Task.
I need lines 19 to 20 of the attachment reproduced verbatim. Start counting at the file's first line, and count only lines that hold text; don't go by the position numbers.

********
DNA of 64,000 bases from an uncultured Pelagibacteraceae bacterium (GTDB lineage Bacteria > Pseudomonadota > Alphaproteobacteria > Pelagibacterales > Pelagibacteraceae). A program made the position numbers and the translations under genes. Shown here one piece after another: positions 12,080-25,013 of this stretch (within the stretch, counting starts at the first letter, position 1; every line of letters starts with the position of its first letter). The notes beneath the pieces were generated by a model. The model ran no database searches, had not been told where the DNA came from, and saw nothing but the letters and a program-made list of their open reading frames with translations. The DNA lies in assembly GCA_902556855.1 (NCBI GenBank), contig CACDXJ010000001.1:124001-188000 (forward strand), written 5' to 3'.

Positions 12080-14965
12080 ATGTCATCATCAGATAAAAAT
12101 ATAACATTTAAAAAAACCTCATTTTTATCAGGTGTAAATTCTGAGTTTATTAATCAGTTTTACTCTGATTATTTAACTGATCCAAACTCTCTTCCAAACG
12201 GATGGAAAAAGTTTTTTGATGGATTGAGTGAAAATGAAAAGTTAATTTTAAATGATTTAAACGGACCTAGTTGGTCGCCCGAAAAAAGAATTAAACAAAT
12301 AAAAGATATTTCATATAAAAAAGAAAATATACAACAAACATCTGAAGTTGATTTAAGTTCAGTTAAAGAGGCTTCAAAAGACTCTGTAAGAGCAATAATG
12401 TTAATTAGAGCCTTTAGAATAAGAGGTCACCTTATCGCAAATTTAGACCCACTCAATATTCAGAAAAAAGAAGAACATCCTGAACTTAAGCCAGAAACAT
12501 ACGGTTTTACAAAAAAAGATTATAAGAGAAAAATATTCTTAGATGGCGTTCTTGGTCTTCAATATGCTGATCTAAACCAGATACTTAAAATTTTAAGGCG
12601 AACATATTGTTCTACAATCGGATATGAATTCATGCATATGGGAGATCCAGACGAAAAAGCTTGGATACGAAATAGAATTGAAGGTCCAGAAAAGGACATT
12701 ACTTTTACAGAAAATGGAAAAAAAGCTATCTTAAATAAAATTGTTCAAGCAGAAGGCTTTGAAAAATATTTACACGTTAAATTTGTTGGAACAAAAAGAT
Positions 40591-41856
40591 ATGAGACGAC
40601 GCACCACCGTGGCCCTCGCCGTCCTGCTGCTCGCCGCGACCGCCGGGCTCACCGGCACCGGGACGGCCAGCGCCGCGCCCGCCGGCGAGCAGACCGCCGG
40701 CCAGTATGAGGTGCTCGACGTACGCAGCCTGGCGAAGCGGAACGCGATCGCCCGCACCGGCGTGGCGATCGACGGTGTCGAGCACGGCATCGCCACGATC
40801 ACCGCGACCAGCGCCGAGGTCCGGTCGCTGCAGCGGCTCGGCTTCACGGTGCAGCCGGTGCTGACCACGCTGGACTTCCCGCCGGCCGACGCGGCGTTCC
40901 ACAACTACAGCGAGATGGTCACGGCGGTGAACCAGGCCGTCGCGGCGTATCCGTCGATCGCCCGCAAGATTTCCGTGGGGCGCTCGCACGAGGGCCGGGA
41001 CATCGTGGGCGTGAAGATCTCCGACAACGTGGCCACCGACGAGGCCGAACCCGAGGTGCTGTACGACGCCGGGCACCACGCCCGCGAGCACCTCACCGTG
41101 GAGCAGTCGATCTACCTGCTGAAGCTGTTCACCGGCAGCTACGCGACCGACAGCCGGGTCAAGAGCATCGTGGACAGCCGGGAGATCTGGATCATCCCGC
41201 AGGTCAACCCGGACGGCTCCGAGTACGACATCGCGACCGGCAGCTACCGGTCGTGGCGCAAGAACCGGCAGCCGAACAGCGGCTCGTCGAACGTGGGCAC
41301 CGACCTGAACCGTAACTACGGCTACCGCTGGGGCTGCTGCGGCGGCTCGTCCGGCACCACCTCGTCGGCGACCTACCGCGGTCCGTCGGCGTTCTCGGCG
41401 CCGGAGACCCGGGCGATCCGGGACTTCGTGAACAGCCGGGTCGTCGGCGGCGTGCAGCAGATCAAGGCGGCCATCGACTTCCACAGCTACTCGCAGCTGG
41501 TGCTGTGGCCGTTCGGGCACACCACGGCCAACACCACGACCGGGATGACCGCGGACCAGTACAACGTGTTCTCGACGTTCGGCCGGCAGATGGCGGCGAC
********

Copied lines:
41201 AGGTCAACCCGGACGGCTCCGAGTACGACATCGCGACCGGCAGCTACCGGTCGTGGCGCAAGAACCGGCAGCCGAACAGCGGCTCGTCGAACGTGGGCAC
41301 CGACCTGAACCGTAACTACGGCTACCGCTGGGGCTGCTGCGGCGGCTCGTCCGGCACCACCTCGTCGGCGACCTACCGCGGTCCGTCGGCGTTCTCGGCG